The collegiate church has stood as a symbol of Mantes-la-Jolie for over 800 years.© City of Mantes-la-Jolie
At the heart of an urban area totalling over 100,000 inhabitants, Mantes-la-Jolie is the third city in the Yvelines. The gateway to the French Vexin Regional Natural Park, and bordered by a green belt ideal for cycling, the town acts as a hub between Paris and Rouen and is preparing to welcome the RER E regional train line in 2020, as well as the high speed line from Paris to Le Havre. The origin of the royal city’s name lies, according to legend, from a letter sent by King Henry IV to his mistress Gabrielle d’Estrées, who lived at Mantes, in which he wrote "I am at Mantes, my pretty one...". Numerous traces of its glorious past remain, such as the Collegiate Church of Notre Dame (12th century), the little sister of Notre Dame de Paris. The momentum the area has shown in recent years is reflected in many large-scale projects. The aquatic centre – opened in 2011 – thus marks a key milestone in the drive to restore the region’s beauty that has today borne ample fruit.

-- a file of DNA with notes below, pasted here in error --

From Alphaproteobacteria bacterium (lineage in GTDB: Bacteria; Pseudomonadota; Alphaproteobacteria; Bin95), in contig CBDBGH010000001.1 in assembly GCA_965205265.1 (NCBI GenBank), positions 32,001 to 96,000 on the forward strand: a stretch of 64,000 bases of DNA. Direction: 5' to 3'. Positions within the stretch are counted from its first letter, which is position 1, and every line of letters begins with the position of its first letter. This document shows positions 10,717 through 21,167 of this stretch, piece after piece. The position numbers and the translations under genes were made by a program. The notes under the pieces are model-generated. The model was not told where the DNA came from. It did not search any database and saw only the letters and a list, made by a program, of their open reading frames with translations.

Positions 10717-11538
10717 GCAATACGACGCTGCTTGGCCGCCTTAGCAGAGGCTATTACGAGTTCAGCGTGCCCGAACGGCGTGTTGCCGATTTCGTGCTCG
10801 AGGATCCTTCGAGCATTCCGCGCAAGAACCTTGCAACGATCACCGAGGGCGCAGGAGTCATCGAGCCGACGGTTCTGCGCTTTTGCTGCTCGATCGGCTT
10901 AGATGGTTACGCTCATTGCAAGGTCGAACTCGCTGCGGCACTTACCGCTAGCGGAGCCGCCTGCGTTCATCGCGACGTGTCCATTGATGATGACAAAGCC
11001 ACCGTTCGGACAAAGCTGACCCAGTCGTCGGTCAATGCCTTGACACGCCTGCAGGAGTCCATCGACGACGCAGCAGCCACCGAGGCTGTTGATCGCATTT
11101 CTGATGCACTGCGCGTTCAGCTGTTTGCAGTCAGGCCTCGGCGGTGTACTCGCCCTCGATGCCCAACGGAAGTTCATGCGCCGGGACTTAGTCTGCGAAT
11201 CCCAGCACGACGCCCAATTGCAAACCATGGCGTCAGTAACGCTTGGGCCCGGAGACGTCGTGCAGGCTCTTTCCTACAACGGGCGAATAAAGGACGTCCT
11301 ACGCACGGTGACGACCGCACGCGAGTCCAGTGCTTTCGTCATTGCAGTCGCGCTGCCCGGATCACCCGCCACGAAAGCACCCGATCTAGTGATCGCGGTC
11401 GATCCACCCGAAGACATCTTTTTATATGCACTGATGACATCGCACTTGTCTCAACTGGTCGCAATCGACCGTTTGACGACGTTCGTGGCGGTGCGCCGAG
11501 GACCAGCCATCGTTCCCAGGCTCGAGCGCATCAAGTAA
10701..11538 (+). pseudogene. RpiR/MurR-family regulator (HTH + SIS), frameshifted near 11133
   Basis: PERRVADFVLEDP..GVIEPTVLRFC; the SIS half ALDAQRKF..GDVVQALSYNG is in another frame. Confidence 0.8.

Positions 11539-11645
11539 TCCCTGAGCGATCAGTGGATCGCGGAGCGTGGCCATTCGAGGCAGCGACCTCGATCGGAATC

Festival of the Loire 2011© City of Orléans
Orléans is both a beautiful and vibrant city, reflected in the waters of the Loire and a major regional capital with an urban area of 400,000 inhabitants. The gateway to the châteaux of the Loire, it was long the favourite of the kings. And it is clear why. Orléans, located in the Loire Valley, has been honoured with the label "City of Art and History" and is a UNESCO World Heritage Site. It has won awards for the rehabilitation of its historic centre. A city that loves to receive and put together major events, including the Festival of Joan of Arc, liberator of the city, the Loire Festival, Europe’s largest river-based gathering, the Orléans Tennis Open, the Figure Skating Masters and the Fencing World Cup. Sustainable development is also of paramount importance and is celebrated here in June. Orléans is delighted to be hosting a stage of the Paris-Nice for the fifth time.